This Is Serious

The apostle Paul means business, and so should we.

2 Thessalonians 3 (5)

Pray Psalm 128.5, 6.
The LORD bless you out of Zion,
And may you see the good of Jerusalem
All the days of your life.
Yes, may you see your children’s children.
Peace beupon Israel!

Read 2 Thessalonians 3.13-15.

1. What opportunities for doing good are before you today? How can you keep from growing weary of doing good works?

2. Paul seems serious about wanting us to obey his epistle. Why?

The proof of our salvation is not in vain speculations about the second coming of the Lord, nor merely in being involved in a local church. It’s not even in our confessing faith in Jesus.

The proof of our salvation is in the good works that issue from our revived souls. As we turn our minds to know the will of God in His Word, devote our hearts to loving Him and our neighbors, and make seeking the Lord’s Kingdom the top priority in everything, good works will flow by the Spirit into all our words and deeds.

But this doesn’t just happen. We have to work at it, and we must not allow ourselves to become bored or weary with this calling.

We’re always presented with opportunities for doing good, and for the Christian, there’s no off season. As often as we have opportunity, we must do whatever good we can, and resist the temptation to weary of doing good (Gal. 6.9, 10).

For some believers, doing good works at every opportunity may be more than they signed up for. But Paul means what he says. If we know believers who are not as serious as Paul about this matter, we are to admonish them, even to the point of not keeping company with them. The Greek word here (συναναμίγνυσθαι) refers to associating with people for any reason, whether as friends or working together on projects. People who will not work hard at doing good to and loving their neighbors will not be much use to the ministries of our churches, and they can also adversely affect us with their lackadaisical approach to the faith (1 Cor. 15.33, 34).

But just because we step back from associating with such people doesn’t mean we stop loving them. They are brethren in the Lord, and we have a duty to consider ways of stimulating one another to love and good works (Heb. 10.24). This begins with pointing out the obvious, that they’re not being obedient to the Word of God. Having accomplished this, we should pray for our complacent brethren and do whatever we can to stimulate them to take up the Kingdom-and-glory calling of doing good works to the glory of God.

1. Does Paul’s advice here seem harsh to you? Why or why not?

2. How would you approach admonishing a complacent brother in the Lord? What would you do to stimulate him to love and good works?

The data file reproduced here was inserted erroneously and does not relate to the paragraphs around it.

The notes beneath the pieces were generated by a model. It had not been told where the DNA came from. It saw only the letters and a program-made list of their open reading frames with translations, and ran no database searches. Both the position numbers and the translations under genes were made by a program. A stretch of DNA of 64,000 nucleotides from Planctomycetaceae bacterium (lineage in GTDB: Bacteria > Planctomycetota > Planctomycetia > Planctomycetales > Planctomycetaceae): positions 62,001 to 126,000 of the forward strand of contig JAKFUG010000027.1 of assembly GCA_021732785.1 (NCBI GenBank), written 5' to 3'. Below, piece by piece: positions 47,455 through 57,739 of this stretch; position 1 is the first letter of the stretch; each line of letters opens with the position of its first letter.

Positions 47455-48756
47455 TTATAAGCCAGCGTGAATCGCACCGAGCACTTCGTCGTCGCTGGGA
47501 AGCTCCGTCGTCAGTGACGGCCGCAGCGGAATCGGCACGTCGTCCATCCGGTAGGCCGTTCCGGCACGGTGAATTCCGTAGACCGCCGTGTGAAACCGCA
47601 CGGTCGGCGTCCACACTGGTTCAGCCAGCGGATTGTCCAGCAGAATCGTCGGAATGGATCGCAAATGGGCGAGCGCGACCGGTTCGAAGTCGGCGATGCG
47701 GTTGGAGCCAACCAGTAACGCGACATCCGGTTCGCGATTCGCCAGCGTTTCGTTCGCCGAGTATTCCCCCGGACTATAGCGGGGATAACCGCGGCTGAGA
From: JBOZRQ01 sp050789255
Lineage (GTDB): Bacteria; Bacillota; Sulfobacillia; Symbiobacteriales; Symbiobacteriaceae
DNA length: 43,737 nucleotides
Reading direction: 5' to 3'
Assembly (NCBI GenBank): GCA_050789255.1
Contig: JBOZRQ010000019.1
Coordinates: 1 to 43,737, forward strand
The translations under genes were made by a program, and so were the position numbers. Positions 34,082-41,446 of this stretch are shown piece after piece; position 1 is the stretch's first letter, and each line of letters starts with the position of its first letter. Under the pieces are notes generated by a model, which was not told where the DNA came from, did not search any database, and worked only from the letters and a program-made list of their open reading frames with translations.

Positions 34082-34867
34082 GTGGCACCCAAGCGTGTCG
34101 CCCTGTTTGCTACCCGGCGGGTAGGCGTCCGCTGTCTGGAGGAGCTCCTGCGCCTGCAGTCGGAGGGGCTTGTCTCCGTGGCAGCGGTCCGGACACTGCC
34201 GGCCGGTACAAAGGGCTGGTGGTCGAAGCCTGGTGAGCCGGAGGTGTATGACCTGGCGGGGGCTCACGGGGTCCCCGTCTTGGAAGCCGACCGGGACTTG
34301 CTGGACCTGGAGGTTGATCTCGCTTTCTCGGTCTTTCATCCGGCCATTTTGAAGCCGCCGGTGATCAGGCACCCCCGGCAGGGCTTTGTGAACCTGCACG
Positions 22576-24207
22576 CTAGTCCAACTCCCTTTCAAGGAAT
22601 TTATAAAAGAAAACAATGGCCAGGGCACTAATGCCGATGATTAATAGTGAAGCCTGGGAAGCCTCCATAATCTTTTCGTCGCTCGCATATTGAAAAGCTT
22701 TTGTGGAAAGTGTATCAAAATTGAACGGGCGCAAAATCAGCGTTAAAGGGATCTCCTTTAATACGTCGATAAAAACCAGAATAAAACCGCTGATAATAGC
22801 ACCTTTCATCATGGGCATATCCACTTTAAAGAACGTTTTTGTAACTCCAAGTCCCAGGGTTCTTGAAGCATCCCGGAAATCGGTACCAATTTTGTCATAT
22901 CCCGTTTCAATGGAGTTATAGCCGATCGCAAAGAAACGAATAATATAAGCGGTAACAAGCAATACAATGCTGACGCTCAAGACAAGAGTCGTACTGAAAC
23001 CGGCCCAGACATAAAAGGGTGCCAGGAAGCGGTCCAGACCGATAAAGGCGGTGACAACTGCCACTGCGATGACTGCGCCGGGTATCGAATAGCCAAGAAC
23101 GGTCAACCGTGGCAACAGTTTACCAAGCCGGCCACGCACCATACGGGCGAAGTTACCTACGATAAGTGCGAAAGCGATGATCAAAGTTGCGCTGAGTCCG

3. How can you tell when you’re getting weary of doing good? How can looking to Jesus help you to persevere?

Do not disconnect what is said here from what follows, where, having said, “have nothing to do with him,” he added, “do not look on him as an enemy, but warn him as a brother.” Do you see how he urges us to hate the deed but love the person? John Chrysostom (344-407 AD), Homilies on First Corinthians 33.5

Give me strength for this day, O Lord, so that I may not grow weary of doing good, but will always…

Pray Psalm 128.

Commit your way to the Lord for this day, and all the work He’s given you to do. Ask Him to bring forth fruit for His glory from your labors.

Sing to the Lord.
Psalm 128 (Fountain: There Is a Fountain Filled with Blood)
How blest are they who fear You, Lord, who walk within Your ways!
Rejoicing in Your bounteous Word, they prosper all their days!
They prosper all their days, they prosper all their days!
Rejoicing in Your bounteous Word, they prosper all their days!

Their homes with happy children bloom who fear Your holy Name;
Their tables and their every room declare Your glorious fame!
Declare Your glorious fame, declare Your glorious fame!
Their tables and their every room declare Your glorious fame!

O Lord, from Zion send Your peace, and prosp’rous make our ways;
Thus may Your blessings e’er increase upon us all our days!
Upon us all our days, upon us all our days:
Thus may Your blessings e’er increase upon all us all our days!

T. M. Moore

Where do 1 and 2 Thessalonians fit in the unfolding of God’s covenant? Our course, Introduction to Biblical Theology, can help you understand the setting of all the books of the Bible, and how they fit into God’s unfolding plan of redemption. Watch the brief video introducing this course at The Ailbe Seminary (click here), then plan to register in our Certificate in Kingdom Studies program, featuring Introduction to Biblical Theology.

For more insight to our great salvation, check out the ReVision series that begins here.

If you value Scriptorium as a free resource for your walk with the Lord, please consider supporting our work with your gifts and offerings. You can contribute to The Fellowship by clicking the Contribute button  at the website or by sending your gift to The Fellowship of Ailbe, 19 Tyler Drive, Essex Junction, VT 05452.

Except as indicated, Scripture taken from the New King James Version. © Copyright 1982 by Thomas Nelson, Inc. Used by permission. All rights reserved. All psalms for singing adapted from The Ailbe Psalter. All quotations from Church Fathers from Ancient Christian Commentary Series, General Editor Thomas C. Oden (Downers Grove: InterVarsity Press, 2006).All psalms for singing are from The Ailbe Psalter (available by clicking here).

T.M. Moore

T. M. Moore is principal of The Fellowship of Ailbe, a spiritual fellowship in the Celtic Christian tradition. He and his wife, Susie, make their home in Essex Junction, VT. 

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